The true impact of a vegan diet on the planet

More and more people are switching to a vegan diet. Did you know that in 2020, the number of vegans in the UK increased by 40 per cent?

Many have decided to embrace this cruelty-free lifestyle for ethical reasons, while others have made the change to enjoy the health benefits.

But there are other good reasons to adopt a vegan diet. 

Going vegan is good for the environment!

The impact of animal agriculture

Back in 2006 when the United National Food and Agriculture Organisation (FAO) released a landmark study, Livestock's Long Shadow, linking animal agriculture to climate change, few people paid attention.

In the same year, Al Gore released his much lauded documentary 'An Inconvenient Truth' tackling the topic of climate change, which won him the Nobel Peace Prize. However, the documentary didn't mention how a vegan diet can benefit the environment at all. And neither did his 2017 sequel, 'An Inconvenient Sequel: Truth to Power', despite the fact that Gore finally went vegan in 2012.

The FAO's subsequent 2013 report 'Tackling climate change through livestock' confirmed that “the livestock sector plays an important role in climate change”. The report estimated that the livestock industry produces 7.1 gigatonnes of carbon dioxide equivalent per year, which adds up to 14.5 per cent of all human-induced greenhouse gas emissions. The majority of these emissions are the result of beef and milk production.

the impact of a vegan diet on agriculture

It's only in the past few years that people have finally been sitting up and paying more attention to the undeniable facts as more and more studies point out the link between animal agriculture and climate change.

A 2015 Chatham House report 'Changing Climate, Changing Diets: Pathways to Lower Meat Consumption' is explicit in its message:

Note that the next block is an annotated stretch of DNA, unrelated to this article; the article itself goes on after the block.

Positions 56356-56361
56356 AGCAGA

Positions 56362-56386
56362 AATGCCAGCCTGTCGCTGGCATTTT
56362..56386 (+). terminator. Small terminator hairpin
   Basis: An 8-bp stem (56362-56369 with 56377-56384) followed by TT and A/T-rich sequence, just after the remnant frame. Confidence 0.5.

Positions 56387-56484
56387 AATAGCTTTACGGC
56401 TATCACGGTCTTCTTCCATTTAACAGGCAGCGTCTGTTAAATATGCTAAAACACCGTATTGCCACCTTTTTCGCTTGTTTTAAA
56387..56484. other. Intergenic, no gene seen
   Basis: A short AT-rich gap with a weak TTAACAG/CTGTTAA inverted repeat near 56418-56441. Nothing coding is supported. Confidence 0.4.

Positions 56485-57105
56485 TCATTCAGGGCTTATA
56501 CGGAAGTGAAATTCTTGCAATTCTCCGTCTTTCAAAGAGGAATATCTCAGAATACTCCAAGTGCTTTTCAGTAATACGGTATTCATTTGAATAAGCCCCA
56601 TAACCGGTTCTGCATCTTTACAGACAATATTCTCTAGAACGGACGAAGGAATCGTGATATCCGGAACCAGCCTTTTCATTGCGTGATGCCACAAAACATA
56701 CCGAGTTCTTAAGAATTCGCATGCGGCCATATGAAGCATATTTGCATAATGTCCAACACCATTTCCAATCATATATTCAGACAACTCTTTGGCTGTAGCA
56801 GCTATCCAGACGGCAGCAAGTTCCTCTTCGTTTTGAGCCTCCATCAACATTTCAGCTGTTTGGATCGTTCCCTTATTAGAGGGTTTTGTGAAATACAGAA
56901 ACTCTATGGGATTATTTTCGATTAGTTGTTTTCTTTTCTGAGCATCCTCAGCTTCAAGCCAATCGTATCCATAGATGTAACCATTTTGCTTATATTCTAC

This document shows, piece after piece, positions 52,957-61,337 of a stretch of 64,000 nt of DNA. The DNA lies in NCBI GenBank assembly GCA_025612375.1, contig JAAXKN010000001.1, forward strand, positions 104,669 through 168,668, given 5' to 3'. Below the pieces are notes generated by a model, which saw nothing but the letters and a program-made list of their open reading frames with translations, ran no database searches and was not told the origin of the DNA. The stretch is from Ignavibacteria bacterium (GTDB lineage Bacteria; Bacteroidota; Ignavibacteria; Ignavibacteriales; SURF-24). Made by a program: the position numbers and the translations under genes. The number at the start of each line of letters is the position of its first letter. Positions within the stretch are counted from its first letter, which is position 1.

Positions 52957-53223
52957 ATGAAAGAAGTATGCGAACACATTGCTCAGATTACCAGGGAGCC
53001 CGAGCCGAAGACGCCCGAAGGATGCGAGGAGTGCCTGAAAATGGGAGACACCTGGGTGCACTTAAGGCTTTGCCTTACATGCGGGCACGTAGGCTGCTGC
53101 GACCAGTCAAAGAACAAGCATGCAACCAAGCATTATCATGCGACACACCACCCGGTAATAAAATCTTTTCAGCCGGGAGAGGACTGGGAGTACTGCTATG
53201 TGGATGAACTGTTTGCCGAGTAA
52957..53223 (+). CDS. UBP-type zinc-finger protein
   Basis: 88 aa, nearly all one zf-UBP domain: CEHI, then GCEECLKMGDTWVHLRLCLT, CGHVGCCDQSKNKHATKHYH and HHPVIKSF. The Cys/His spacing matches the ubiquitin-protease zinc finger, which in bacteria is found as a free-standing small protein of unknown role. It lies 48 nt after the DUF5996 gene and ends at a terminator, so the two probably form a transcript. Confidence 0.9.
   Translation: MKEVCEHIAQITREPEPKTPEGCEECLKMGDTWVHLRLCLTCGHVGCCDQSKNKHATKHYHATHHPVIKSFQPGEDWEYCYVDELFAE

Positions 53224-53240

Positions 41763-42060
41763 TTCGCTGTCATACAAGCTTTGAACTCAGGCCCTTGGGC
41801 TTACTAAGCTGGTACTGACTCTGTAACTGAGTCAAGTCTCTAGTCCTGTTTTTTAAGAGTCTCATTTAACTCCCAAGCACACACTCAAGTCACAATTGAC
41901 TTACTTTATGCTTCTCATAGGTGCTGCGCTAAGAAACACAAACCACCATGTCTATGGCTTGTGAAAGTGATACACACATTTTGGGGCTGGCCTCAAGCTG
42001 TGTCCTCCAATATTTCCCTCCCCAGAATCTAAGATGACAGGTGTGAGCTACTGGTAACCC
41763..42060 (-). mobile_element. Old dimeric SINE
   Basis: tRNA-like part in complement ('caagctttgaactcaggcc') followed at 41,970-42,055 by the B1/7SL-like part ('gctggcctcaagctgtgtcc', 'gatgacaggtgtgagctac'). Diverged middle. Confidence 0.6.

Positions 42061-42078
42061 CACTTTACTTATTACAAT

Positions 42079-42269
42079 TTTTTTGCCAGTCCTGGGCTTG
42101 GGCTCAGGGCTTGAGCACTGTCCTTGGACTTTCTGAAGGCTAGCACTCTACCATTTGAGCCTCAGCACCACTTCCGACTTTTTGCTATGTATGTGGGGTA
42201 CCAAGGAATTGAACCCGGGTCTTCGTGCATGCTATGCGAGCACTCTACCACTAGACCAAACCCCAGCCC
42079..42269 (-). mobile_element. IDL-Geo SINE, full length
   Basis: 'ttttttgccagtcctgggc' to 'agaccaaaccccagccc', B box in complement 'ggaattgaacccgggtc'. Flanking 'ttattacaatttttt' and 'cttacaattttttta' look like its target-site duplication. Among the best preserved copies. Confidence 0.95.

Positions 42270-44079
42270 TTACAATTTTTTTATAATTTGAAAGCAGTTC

“Our appetite for meat is a major driver of climate change. Reducing global meat consumption will be critical to keeping global warming below the ‘danger level’ of two degrees Celsius. The livestock sector accounts for 15 per cent of global emissions, equivalent to exhaust emissions from all the vehicles in the world.”

Another important report that provided a much-needed wake-up call was the 2019 study by the Intergovernmental Panel on Climate Change (IPCC), a UN body that studies climate change, which confirmed that a plant-based diet can fight climate change.

Here are the hard facts:

  • One quarter of the world's greenhouse gas emissions come from food production, with more than half (58 per cent) of these caused by the production of animal products, according to a 2018 Oxford University study
  • The same study points out that an individual's carbon footprint can be cut by two thirds by removing meat and dairy from their diet. 
  • Cattle raised for beef and leather is responsible for nearly 80 per cent of deforestation in the Brazilian Amazon, which comes to 14 per cent of annual global deforestation, according to reports by the World Bank and Greenpeace. This makes the cattle industry the biggest cause of deforestation on the globe!
  • Beef production uses one third of the total global water resources required for animal agriculture, while the dairy industry uses 19 per cent. 98 per cent of these resources are used to produce animal feed, according to Water Footprint.
  • Waste and chemical residues from the meat industry pollute water bodies and harm marine life.
  • In order to reach the goal set by the Paris Agreement on climate change to limit the increase of world temperatures to under two degrees Celsius, the reduction of global meat production is “critical”, according to the 2015 Chatham House report mentioned above.

The impact of a vegan diet

There's no longer denying that a vegan diet benefits the environment and that it's the most sustainable diet for our planet.

Plants foods reduce the emission of harmful greenhouse gas emissions into the environment. They also save water resources and use a lot less agricultural land than the meat industry. We also know that raising animals for food is inefficient because they need to be fed vast quantities of grains, corn, soybeans and oats, and require a huge amount of water. Finally, the meat industry and its byproducts cause the pollution of our air and water.

This infographic sums up the numbers of how a vegan diet has a positive effect on the environment: 

veganism environmental impacts

Graphic by CulinarySchools.org

Simply by choosing a plant-based diet, vegans are doing their bit for the environment every day!

Read about the benefits of the humble fava bean for the environment


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